It’s August and most parents are trying to squeeze in the rest of their planned summer fun activities before the new school year begins.
While many parents are beginning to prepare their children for the start of the school year, there are plenty of other parents who are wondering if they should even send their child to school. I’m talking about parents with children who have those pesky late birthdays. Many often question whether they should send their “ber” birthday child (meaning a child born in the months of September to December) to kindergarten when they are not yet 5 or if they should wait another year before sending the child. The State of Connecticut recently asked itself these questions and tossed around the idea of changing the kindergarten entrance date from the current Jan. 1 to Oct. 1 meaning that a child would have to be five years old prior to Oct. 1 to enter kindergarten. The measure ultimately did not gain enough support in the General Assembly to pass but it certainly had a lot of parents talking about it at the playground!
Many feel that there are so many requirements on the children now in kindergarten that what’s wrong with allowing the child to be a kid for one more year, and there are others who feel their child is bored and needs the challenge of school. There is no right or wrong answer here and in my experience the answer that most parents give to this question is determined by whether they did or did not send their “ber” birthday child to school or held them back. For those parents that ultimately decided it was best for their child to wait another year, the answer is typically that there have been zero regrets about holding their child back. However, there are just as many on the other side of the aisle who feel that the best decision for their child was to send them at age 4. But these are answers to the question after the fact. The question remains, how do you know if your child is ready for kindergarten at age 4?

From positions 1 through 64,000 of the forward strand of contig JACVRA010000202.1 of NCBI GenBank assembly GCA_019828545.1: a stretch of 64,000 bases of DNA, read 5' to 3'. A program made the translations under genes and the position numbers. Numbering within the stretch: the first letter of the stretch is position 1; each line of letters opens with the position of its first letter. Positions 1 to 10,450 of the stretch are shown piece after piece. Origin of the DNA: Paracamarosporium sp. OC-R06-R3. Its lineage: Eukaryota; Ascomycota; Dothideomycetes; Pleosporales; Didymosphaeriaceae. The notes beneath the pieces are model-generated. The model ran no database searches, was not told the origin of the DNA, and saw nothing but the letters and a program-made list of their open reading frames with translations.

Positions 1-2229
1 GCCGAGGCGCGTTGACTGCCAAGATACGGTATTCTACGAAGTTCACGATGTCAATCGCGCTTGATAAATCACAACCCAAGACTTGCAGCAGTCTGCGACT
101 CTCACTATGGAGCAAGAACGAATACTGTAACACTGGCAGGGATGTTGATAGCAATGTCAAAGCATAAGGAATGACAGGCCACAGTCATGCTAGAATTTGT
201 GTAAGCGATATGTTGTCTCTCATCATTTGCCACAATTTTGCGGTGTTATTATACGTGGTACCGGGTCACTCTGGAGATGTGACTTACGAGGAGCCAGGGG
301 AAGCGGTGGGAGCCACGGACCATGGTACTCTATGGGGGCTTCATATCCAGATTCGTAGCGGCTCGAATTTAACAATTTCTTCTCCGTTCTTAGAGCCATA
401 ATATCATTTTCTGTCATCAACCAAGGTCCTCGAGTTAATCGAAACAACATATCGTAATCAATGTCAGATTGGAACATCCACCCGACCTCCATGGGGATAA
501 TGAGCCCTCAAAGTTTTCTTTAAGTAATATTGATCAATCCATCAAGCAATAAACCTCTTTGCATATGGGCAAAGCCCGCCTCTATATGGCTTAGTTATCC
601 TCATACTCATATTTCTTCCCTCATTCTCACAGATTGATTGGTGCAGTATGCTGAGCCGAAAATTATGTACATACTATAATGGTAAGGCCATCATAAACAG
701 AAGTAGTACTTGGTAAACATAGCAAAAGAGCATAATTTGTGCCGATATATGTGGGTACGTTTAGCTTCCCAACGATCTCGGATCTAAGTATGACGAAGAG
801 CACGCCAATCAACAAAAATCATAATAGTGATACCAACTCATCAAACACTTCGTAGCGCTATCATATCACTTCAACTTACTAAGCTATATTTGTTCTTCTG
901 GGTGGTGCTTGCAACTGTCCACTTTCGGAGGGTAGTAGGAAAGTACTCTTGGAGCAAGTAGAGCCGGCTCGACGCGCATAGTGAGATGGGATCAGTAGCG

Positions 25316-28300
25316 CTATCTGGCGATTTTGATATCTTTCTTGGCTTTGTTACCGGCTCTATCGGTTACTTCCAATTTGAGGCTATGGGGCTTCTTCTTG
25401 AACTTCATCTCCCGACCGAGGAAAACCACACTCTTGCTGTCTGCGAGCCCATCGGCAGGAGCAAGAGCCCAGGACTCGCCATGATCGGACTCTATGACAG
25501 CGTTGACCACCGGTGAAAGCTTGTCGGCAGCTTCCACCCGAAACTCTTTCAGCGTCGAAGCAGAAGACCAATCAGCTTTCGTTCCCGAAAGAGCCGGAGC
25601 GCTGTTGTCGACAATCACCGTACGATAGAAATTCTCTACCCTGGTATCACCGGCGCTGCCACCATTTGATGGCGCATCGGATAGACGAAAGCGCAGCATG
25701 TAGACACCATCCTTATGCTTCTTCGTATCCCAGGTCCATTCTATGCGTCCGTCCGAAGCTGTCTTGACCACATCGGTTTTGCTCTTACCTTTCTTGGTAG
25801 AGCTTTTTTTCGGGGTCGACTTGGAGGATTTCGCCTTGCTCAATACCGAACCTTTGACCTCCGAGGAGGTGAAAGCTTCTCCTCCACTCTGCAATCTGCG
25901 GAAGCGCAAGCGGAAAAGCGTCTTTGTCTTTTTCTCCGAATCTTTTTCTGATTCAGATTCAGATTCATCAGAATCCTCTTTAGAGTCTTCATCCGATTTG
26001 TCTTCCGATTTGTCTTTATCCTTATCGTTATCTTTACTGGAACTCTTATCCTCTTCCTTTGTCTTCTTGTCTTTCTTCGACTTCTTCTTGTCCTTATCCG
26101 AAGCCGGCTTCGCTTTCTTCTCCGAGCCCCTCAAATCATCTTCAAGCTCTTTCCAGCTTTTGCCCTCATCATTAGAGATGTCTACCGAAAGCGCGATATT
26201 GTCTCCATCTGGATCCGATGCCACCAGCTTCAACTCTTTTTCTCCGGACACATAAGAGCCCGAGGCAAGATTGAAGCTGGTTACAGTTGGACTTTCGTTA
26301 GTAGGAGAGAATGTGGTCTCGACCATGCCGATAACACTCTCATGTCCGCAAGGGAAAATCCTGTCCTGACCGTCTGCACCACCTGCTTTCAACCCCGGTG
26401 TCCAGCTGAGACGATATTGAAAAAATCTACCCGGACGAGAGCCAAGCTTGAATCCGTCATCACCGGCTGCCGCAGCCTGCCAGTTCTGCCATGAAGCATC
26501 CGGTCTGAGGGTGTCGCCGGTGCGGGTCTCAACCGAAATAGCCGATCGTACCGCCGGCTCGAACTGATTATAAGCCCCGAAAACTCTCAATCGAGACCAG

Some children do exceptionally well despite their birthday being during the later part of the calendar. Others do not. I was always the youngest child in the class yet I always succeeded in school. My sister who was also the youngest in her class always struggled. Every child is different and to make a decision simply by the date of their birthday seems a little arbitrary. As parents we can and should be able to determine whether or not our child is ready to take the kindergarten plunge. I know that as a parent of three children they are all very different (and all with late birthdays!).
A friend of mine has a son with a birthday in November. She originally set out to hold her child back a year by enrolling him in a 3-year old preschool program when he was about to turn 4. At the time this seemed the best for her son considering he had a tough time separating from his mom and seemed immature. One year later, and rather than sending him to the 4-year old preschool program, she is now sending him off to kindergarten. The boy seemed to mature throughout the year and in April knew all of his letters, upper and lower, and their appropriate sounds.
Time will tell if the decision to send him to kindergarten was the best, but when time is not on your side, it is often best to rely on that mother’s intuition. Parents know their children well and often have a feeling of what the best choice will be for their child. However, if the parent is not sure, there are several people that they can contact to assist them in their decision making. These resources include the child’s daycare and/or preschool provider and the teachers and specialists at the elementary school who can assess the child to determine if he/she is kindergarten ready.
Remember the right decision is the one that you, the parent, feel good about!
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